One of the pleasures of strolling the streets of Owego is to enjoy the many historic old homes. Many of these homes are meticulously maintained, probably at significant cost to the owners. We are grateful for their diligence in protecting these beauties from the ravages of time. Here are a few photographs of some homes showing their architectural variety. (More will be added here later.)
This Mansard Roof style home was built in 1872 and owned by Charles Stebbins. It was later occupied by Lyman Truman, successful business man, NYS Senator, and President of the First National Bank of Owego. The front door is topped with a beautiful arched transom. Heavy brackets and elegant decorative accents add to the house’s character.
Built in 1836 by Dr. Ezekiel Lovejoy, this Greek Revival style home is U-shaped, unique to the area. Old photographs of the interior and exterior are available on the Library of Congress site at http://www.loc.gov/pictures/search/?q=Photograph:%20ny0796
. The symmetry and pedimented gable entrance are accented by meticulous spiral topiary trees flanking the front walk.
The west wall of the Lovejoy Greek Revival home is windowless, allegedly to prevent Dr. Lovejoy’s wife from watching the arrivals and departures from the clinic next door. This story is likely apocryphal according to an architectural survey available on the Library of Congress site: http://lcweb2.loc.gov/pnp/habshaer/ny/ny0700/ny0796/data/ny0796data.pdf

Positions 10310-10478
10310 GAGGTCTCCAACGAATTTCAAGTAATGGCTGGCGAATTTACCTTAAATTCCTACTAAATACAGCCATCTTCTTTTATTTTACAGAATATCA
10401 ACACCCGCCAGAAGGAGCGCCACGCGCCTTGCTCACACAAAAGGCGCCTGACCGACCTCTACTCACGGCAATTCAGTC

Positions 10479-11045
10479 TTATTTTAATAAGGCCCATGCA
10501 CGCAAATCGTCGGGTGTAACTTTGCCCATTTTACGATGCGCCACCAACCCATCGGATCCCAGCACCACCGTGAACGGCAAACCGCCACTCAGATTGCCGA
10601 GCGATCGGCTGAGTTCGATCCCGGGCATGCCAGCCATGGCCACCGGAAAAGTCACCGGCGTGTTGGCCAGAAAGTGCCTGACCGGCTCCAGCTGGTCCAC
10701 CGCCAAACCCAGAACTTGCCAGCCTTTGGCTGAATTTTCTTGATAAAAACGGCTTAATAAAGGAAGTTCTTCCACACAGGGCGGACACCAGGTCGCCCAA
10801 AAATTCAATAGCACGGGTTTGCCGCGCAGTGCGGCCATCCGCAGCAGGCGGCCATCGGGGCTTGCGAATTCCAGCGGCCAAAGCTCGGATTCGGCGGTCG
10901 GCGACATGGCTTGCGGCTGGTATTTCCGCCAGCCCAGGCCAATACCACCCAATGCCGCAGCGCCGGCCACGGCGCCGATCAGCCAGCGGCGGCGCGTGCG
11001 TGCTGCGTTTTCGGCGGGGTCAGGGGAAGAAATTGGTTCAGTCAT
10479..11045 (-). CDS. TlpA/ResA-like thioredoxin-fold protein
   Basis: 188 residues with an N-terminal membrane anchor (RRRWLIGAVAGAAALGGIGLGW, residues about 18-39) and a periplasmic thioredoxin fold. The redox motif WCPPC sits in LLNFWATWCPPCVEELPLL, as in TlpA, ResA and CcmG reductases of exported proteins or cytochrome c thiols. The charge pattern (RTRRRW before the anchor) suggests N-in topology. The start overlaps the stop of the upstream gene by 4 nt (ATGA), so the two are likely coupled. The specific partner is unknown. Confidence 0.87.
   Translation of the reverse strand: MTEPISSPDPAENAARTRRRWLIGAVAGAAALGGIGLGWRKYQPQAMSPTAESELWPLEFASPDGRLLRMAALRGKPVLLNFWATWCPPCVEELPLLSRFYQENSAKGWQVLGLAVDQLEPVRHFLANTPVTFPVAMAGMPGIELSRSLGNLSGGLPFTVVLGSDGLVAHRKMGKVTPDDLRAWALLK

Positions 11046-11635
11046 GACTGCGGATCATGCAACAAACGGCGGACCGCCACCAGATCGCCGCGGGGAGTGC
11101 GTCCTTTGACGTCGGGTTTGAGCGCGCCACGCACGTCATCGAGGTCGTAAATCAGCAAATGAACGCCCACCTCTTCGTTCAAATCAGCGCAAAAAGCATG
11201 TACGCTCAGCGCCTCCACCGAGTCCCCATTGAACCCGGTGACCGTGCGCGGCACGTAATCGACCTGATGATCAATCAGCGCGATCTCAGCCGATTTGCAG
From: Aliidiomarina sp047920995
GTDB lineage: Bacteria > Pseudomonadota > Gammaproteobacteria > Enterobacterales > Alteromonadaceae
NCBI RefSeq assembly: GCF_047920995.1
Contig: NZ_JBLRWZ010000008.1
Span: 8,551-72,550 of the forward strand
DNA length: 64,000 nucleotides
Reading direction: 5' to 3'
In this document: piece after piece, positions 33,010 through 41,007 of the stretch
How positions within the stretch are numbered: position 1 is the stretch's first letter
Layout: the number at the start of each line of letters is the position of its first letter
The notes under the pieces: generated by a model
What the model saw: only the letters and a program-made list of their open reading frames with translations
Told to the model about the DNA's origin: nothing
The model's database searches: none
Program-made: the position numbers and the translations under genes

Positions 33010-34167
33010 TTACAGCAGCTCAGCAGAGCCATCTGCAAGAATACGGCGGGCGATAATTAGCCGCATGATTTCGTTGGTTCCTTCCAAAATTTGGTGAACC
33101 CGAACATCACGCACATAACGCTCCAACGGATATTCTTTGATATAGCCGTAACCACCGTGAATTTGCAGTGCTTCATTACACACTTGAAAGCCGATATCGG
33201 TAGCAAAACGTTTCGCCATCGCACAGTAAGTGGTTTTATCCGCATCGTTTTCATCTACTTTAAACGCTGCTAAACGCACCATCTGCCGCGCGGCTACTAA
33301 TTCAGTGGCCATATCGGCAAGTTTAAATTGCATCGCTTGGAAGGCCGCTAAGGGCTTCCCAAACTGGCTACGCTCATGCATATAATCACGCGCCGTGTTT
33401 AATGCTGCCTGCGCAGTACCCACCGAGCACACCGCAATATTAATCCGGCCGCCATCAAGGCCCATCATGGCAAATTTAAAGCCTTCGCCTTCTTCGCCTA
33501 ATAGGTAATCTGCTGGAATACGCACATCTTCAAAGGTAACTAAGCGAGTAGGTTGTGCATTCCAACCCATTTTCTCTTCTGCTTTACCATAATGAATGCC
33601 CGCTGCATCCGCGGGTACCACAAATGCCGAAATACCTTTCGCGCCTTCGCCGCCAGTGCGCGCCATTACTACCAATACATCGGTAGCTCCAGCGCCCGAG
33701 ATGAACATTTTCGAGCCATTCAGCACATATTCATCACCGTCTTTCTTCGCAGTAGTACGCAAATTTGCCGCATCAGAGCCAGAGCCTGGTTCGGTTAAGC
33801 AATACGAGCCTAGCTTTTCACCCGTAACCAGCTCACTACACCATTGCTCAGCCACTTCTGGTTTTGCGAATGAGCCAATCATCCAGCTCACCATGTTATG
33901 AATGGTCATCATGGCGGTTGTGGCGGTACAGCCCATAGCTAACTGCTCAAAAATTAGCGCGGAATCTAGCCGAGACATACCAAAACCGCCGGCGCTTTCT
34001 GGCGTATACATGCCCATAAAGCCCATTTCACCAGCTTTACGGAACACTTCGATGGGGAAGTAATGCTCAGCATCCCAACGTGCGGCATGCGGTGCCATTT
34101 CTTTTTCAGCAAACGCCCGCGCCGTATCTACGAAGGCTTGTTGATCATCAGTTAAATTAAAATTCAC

Built in 1878 by Dr. James Tinkham this Neo-Classical home was doubled in size by adding the entire east section in 1912. Note the small lights in upper-story windows and the hip roof.
Built between 1890 and 1905, this Colonial Revival home was built by Gurdon Pumpelly and stayed in the Pumpelly family until the 1970’s. It borrows from other styles, including the large Federal Style front entrance.
Built in 1830, this is the oldest brick home in Owego. It represents the transitional architecture between Federal and Greek Revival popular during the period. Occupants included John M. and Charles E. Parker, both State Supreme Court Justices. The home features a particularly nice leaded glass doorway with arched transom, beautifully proportioned Ionic columns on the pediment and dentils along cornices and gable.